usually results in no jail time or jail time is suspended because the judges do not consider intellectual property crimes as serious offenses.” That’s probably true. But when I see people marching around about inseguridad I’m sure a lot more is on their mind than intellectual property theft.

Buenos Aires photos, 1870-1880

Till the end of the month (March 1, 2009) there’s a little photo exhibition at Centro Cultural Recoleta that is worth viewing. Featured are photos of the city between 1870-1880.

Many of the photos were taken by Christiano Junior. You can view some of his works in the Wikimedia Commons, which includes some of the photos in the current exhibition.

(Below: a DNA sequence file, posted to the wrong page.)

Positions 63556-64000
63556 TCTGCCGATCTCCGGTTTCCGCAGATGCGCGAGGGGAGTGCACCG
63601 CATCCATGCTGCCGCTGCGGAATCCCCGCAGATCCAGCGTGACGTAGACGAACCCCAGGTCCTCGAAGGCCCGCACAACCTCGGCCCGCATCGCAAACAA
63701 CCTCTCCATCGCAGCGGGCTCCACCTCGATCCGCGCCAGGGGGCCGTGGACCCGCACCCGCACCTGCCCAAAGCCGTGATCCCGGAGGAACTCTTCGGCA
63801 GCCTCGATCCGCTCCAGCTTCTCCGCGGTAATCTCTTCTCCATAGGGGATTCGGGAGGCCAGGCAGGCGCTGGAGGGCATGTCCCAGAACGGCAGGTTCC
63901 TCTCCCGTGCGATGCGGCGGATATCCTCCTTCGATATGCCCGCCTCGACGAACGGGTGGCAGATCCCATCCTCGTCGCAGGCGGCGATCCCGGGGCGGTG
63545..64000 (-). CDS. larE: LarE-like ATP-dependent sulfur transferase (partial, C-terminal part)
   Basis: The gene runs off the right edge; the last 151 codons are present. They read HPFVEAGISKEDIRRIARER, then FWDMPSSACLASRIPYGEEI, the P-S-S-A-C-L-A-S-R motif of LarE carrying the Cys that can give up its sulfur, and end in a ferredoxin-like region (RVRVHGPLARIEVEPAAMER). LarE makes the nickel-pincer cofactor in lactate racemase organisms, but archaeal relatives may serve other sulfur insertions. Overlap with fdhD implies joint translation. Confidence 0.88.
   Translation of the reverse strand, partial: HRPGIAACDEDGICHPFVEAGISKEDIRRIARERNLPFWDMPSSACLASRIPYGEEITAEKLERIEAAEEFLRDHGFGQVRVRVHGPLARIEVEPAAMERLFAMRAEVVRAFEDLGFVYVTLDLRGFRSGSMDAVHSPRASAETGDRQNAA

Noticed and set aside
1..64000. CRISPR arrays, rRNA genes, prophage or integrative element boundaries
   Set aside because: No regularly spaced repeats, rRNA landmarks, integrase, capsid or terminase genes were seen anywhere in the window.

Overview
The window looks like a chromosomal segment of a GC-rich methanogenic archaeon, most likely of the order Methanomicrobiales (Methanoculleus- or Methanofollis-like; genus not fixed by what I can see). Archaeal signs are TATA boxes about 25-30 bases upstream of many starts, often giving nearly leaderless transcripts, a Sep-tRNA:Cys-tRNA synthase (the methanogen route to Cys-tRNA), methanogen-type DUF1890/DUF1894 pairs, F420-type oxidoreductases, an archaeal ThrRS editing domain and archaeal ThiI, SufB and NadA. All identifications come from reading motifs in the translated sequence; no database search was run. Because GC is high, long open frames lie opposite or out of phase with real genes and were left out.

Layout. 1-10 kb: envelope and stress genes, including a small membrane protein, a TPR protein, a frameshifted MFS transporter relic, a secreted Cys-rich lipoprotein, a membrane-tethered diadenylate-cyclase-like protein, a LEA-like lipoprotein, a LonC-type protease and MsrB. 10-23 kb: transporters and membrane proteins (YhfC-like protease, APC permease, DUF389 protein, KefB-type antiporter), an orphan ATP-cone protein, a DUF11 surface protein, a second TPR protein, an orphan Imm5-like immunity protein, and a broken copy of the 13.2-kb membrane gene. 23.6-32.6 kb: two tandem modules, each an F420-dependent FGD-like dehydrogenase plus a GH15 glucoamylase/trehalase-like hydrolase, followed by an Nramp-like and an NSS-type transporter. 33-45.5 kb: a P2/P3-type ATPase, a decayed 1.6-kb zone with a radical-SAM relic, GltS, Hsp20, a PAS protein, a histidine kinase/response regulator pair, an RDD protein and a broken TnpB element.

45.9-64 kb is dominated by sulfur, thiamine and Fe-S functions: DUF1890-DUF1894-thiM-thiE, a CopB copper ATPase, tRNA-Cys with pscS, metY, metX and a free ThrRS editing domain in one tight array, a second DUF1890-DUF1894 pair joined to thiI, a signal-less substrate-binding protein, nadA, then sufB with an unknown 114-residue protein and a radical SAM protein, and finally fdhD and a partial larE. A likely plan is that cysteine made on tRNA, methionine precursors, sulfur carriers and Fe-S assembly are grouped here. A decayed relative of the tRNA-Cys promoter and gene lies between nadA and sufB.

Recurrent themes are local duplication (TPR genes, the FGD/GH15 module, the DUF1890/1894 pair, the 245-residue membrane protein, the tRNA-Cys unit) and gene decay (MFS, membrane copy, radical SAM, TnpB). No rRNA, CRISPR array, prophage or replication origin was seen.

Not included in this exhibition, but typical of Christiano Junior’s works is this studio photo of a paperboy in Buenos Aires:

Another flood photo for a rainy day

A companion to last week’s photo.

Bringing Borges back from the dead

A proposal before the Argentine congress aims to bring the remains of Jorge Luis Borges from his burial place in Geneva to Argentina where the writer would be interred in the family vault in Recoleta Cemetery. It sounds crazy to me, but the proposal is backed by the head of the Argentine Society of Writers.

An irony behind the proposed law to repatriate the body of Borges is that the legislation is presented by a Peronist lawmaker. Borges was intensely anti-Peronist. And the proposal seems to defy the wishes of Borges.